SEATTLE, Washington — On January 22, 2021, Senators Ben Cardin (D-MD) and Todd Young (R-IN) reintroduced the Combating Global Corruption Act (S.14). Echoing a piece of bipartisan legislation introduced in 2019, if enacted, S.14 would prioritize the identification and obstruction of international corruption by the State Department. In an effort to make international corruption a U.S. security priority, the bill would establish a three-tiered system that demonstrates the level of corruption within each nation. The senators cite their motivations to stand with the world’s most vulnerable and hold those in power responsible for their actions. Such an endeavor serves the interests of both the countries faced with corruption as well as the United States.
What Constitutes Corruption?
To identify the level of corruption within the nation, the bill lists five minimum standards with which a country must comply:
- The government has established laws and practices that prevent corruption
- The government enforces the above laws through a fair judicial process
- There is an appropriate punishment for corruption and other serious crimes
- There is an appropriate punishment for petty corruption that would deter such acts in the future
- The government is making active efforts to eliminate corruption within its country
Using the above standards to determine the level of corruption within a nation, Senators Cardin and Young further outline how these levels will be ranked in a three-tiered system. The Tier 1 countries comply with all of the minimum standards; Tier 2 countries have made some efforts to comply with these standards but are not achieving full compliance and Tier 3 countries have made no efforts to comply with the minimum standards. Should countries be found entirely non-compliant, and thus fall under the Tier 3 categorization, sanctions may be imposed on the country under the Global Magnitsky Human Rights Accountability Act.
The Importance of the Bill
The correlation between corruption and poverty is undeniable. Corruption is considered to be the root of many existing humanitarian crises today, therefore, corruption and poverty go hand-in-hand. Corruption may take different forms, ranging from a leader distorting the economy through political bribery and extortion to repression and brutality throughout a society. Not only does corruption erode the stability of the country’s institutions but it also amounts to pervasive unrest and insecurity among people. It undermines the rule of law and creates barriers to growth.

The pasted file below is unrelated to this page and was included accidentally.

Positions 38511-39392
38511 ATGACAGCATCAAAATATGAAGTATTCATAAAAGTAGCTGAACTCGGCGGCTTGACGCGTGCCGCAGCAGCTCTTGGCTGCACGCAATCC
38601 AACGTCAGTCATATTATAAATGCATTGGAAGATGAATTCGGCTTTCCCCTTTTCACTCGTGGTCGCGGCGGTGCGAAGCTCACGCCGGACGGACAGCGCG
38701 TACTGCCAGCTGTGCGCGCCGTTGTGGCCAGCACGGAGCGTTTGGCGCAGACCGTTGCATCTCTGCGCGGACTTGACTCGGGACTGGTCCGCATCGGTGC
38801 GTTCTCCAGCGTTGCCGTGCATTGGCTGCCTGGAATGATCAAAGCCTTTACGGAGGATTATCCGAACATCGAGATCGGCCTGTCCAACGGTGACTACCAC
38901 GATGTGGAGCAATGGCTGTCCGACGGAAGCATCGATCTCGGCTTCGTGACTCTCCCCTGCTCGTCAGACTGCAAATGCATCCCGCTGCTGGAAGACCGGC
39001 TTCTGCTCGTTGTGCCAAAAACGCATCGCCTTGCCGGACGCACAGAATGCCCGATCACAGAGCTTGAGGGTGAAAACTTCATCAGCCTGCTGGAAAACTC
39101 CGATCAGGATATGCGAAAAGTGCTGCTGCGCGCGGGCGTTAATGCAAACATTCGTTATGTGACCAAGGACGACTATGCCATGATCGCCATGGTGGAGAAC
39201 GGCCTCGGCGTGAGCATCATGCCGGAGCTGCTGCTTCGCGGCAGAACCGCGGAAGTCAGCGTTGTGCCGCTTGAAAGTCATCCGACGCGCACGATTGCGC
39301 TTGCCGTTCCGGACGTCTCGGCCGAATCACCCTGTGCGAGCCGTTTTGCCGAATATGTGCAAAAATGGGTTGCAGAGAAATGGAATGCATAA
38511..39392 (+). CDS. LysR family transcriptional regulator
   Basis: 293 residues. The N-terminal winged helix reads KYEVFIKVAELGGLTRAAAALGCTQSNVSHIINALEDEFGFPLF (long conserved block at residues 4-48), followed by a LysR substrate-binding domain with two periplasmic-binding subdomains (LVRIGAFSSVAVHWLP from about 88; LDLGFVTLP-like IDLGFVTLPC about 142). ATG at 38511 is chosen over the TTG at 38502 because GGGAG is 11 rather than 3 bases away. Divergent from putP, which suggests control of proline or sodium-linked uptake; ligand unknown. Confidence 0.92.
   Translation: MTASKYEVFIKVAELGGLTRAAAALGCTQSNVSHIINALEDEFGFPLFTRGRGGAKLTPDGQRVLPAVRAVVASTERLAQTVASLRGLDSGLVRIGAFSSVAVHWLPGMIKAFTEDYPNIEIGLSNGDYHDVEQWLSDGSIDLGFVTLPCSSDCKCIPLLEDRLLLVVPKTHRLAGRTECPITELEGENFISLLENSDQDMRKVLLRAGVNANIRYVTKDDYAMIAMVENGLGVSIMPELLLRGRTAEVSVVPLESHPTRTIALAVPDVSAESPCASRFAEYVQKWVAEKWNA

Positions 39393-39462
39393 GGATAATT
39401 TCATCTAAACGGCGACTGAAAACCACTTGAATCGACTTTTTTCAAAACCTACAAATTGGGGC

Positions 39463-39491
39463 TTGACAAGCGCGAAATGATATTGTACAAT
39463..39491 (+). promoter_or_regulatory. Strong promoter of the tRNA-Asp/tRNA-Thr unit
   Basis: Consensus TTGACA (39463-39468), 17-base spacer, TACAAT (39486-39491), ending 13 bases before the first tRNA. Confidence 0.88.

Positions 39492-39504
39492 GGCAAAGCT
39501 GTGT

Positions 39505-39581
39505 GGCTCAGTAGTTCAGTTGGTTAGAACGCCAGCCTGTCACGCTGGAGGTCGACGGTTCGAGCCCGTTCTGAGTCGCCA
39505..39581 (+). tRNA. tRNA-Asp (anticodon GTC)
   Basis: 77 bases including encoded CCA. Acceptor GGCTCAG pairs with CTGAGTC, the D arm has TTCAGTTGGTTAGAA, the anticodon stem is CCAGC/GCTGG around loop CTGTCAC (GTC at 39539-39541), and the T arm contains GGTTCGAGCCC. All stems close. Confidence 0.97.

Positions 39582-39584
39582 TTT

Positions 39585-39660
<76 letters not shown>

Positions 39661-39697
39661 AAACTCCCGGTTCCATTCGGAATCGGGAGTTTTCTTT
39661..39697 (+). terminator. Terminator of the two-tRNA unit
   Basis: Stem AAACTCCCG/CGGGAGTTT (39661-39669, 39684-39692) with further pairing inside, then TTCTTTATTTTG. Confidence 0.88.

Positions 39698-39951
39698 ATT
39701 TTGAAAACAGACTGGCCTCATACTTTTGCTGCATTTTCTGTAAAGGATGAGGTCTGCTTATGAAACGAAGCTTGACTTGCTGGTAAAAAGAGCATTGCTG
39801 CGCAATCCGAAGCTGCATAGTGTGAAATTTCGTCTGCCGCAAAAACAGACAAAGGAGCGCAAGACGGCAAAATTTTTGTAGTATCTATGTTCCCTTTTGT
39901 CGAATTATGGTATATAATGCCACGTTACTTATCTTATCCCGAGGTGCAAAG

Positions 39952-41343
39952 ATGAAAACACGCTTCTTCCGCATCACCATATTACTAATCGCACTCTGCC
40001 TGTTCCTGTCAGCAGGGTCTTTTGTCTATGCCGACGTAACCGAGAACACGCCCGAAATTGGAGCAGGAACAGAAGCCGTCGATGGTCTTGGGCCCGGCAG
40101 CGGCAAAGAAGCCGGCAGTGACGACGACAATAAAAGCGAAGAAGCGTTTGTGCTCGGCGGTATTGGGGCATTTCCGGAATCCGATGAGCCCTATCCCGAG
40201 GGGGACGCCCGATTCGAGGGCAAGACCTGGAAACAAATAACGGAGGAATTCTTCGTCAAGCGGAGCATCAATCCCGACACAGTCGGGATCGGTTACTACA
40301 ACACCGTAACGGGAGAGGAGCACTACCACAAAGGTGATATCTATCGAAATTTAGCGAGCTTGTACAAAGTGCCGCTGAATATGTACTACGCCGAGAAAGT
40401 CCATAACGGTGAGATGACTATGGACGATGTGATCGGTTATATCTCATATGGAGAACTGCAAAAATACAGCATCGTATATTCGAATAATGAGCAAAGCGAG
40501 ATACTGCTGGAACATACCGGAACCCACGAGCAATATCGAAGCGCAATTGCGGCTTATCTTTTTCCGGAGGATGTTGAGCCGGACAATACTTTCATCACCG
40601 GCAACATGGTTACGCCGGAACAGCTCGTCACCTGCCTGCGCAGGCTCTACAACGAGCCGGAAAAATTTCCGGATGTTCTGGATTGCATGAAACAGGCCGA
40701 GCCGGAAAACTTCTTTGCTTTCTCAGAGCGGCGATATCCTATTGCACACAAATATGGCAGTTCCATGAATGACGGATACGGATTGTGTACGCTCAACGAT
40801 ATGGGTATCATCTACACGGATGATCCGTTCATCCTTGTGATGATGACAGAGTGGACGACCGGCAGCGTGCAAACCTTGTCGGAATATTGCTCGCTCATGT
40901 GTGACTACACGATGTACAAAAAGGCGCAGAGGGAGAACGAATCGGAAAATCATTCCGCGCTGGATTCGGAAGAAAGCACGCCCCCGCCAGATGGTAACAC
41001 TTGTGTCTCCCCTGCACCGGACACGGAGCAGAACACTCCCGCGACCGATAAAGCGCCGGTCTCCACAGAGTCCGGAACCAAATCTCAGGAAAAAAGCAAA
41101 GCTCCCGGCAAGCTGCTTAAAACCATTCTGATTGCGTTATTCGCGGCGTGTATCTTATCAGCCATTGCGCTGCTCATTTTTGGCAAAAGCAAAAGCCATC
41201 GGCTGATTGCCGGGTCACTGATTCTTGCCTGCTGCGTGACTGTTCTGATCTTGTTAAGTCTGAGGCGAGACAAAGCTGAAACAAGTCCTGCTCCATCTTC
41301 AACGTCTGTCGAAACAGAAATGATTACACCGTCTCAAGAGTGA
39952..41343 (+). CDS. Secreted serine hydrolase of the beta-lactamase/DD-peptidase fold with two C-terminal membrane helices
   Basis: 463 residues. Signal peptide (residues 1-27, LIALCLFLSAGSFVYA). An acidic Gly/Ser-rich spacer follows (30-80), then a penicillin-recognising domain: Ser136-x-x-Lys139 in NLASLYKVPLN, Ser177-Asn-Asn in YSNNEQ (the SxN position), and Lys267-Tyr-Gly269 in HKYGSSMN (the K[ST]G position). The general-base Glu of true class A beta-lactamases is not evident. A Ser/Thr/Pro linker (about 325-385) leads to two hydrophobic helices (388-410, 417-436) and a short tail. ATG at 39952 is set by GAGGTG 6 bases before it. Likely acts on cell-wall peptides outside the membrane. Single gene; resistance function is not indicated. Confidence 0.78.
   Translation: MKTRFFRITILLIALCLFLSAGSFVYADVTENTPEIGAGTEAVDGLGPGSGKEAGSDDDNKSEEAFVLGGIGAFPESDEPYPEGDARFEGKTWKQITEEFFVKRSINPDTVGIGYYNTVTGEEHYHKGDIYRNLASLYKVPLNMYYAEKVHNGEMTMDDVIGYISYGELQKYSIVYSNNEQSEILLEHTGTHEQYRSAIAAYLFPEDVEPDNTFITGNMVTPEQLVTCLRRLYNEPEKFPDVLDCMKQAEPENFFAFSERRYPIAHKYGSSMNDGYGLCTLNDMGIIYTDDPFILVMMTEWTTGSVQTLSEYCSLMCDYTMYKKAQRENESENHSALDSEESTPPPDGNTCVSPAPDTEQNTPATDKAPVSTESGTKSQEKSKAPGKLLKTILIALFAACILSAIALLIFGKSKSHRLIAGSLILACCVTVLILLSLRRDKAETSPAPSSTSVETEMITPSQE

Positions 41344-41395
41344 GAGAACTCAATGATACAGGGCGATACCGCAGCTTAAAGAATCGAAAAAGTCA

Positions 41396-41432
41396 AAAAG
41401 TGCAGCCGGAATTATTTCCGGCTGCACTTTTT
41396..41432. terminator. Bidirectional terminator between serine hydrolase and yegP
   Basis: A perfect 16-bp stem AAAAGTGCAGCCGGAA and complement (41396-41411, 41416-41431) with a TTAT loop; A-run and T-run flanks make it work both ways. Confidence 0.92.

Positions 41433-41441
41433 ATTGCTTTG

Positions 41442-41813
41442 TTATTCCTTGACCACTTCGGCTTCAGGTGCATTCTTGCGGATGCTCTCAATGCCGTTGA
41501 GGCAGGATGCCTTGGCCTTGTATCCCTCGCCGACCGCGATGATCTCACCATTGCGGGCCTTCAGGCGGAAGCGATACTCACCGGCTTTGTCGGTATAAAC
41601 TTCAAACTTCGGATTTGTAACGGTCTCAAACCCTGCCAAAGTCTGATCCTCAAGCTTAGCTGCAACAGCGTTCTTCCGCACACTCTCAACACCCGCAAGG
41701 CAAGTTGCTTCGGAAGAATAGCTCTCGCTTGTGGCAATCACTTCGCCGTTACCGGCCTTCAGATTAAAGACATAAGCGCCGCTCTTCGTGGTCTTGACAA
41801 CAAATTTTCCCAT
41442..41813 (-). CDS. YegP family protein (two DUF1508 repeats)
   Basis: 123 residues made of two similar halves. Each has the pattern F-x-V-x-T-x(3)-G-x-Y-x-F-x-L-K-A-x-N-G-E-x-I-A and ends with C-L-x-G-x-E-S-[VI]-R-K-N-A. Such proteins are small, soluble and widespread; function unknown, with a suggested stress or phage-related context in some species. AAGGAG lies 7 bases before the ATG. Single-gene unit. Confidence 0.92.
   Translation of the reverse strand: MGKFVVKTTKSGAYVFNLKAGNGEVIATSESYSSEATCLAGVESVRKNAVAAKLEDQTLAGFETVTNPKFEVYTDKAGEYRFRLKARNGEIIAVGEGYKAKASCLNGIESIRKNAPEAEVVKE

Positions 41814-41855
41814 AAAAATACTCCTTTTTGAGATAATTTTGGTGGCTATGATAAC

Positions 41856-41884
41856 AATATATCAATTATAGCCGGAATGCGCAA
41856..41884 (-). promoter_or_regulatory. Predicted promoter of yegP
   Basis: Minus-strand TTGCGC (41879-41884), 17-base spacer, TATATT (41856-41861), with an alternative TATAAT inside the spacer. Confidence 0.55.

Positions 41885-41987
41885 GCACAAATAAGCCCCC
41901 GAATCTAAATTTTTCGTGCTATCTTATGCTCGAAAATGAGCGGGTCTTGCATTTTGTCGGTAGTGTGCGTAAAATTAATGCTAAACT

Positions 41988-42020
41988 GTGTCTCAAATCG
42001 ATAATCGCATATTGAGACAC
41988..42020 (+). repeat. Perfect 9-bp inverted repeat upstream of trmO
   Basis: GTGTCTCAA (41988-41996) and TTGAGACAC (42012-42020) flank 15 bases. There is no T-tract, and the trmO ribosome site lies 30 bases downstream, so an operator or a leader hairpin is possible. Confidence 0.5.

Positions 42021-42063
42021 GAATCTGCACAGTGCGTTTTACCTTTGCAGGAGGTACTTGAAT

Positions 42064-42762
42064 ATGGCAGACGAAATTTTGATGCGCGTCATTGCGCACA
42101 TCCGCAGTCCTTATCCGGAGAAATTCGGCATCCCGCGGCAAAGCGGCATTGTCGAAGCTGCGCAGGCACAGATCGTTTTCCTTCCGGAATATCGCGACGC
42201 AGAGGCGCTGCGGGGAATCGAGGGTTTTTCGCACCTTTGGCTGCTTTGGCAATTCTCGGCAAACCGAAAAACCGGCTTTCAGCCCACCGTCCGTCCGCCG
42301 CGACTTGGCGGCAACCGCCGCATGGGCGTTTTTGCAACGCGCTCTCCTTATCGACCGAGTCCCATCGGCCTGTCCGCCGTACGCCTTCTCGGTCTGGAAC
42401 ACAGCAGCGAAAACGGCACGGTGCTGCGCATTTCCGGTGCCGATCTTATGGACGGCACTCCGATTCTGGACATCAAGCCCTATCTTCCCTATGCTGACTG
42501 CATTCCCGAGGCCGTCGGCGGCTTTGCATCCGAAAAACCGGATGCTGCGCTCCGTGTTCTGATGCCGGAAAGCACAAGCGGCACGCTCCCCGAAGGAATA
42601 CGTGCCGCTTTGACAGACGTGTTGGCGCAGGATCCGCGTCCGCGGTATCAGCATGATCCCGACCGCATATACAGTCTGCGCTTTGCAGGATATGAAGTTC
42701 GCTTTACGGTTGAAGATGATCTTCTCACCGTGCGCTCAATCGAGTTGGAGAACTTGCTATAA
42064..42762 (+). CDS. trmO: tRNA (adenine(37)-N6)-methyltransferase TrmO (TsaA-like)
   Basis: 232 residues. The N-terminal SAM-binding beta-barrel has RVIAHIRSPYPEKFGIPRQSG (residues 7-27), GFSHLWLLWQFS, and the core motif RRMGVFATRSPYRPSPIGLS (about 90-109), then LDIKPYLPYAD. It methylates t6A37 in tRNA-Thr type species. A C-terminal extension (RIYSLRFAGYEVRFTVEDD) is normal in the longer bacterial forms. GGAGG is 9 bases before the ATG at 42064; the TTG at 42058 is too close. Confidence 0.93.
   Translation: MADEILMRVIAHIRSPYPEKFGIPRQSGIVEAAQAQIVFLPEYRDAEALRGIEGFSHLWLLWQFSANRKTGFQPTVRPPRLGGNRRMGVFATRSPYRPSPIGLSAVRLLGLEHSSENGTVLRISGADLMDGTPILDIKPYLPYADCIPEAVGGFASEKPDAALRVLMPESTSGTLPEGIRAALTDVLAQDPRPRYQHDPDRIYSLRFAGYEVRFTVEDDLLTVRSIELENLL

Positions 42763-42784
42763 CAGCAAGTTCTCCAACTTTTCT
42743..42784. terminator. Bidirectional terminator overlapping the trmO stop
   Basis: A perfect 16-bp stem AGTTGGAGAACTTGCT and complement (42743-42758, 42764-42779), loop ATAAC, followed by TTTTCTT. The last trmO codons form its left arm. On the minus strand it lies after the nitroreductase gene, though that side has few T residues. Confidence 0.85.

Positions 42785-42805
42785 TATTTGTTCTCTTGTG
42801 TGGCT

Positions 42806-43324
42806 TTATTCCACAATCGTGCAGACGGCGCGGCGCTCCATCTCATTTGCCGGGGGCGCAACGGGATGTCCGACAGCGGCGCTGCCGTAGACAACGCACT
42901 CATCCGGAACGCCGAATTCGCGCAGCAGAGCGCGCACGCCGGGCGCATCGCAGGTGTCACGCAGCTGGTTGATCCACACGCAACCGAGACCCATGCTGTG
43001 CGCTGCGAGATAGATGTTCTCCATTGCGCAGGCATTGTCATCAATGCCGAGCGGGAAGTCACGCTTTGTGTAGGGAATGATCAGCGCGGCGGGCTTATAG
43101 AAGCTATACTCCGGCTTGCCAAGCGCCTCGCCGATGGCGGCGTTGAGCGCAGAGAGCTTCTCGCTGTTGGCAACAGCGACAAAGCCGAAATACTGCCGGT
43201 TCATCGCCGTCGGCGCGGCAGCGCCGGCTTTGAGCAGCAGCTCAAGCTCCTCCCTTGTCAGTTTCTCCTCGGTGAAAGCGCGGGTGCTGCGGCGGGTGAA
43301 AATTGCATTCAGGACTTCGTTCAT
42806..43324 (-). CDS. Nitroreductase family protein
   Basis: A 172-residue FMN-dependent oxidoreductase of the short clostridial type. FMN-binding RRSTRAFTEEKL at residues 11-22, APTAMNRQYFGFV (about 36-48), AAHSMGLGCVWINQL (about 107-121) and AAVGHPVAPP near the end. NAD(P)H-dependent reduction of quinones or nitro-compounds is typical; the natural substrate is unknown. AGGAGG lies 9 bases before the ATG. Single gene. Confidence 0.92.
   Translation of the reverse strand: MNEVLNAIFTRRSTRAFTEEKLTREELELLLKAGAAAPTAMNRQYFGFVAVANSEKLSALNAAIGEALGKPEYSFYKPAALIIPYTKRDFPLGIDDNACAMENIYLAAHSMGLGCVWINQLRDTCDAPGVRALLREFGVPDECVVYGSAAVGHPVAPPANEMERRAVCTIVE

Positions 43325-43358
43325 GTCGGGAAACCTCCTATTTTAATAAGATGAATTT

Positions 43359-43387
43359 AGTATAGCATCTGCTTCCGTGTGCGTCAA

Countries such as South Sudan, where the poverty rate sits at a staggering 82%, consistently rank among the most corrupt nations in the world. The people of South Sudan are faced with a severe humanitarian crisis and this case is hardly an exception for the consequences of corruption. In the Combating Global Corruption Act press release, Senator Young named specific countries severely affected by corruption. This includes Afghanistan, Yemen and Venezuela. A country that is mismanaged, where its leaders cannot be held accountable for their malfeasance, inevitably results in pervasive suffering, and in many cases, violent extremism.
Given that the Combating Global Corruption Act brings the issue of corruption to the forefront of U.S. priorities, the legislation may translate to more comprehensive actions to mitigate global poverty. Eradicating corruption is important because education, hunger, sanitation and a multitude of other goals of development are nearly impossible in the context of corrupt governance. As witnessed in countries faced with devastating circumstances, accountable governance is one of the keys to a country’s prosperity.
– Alessandra Parker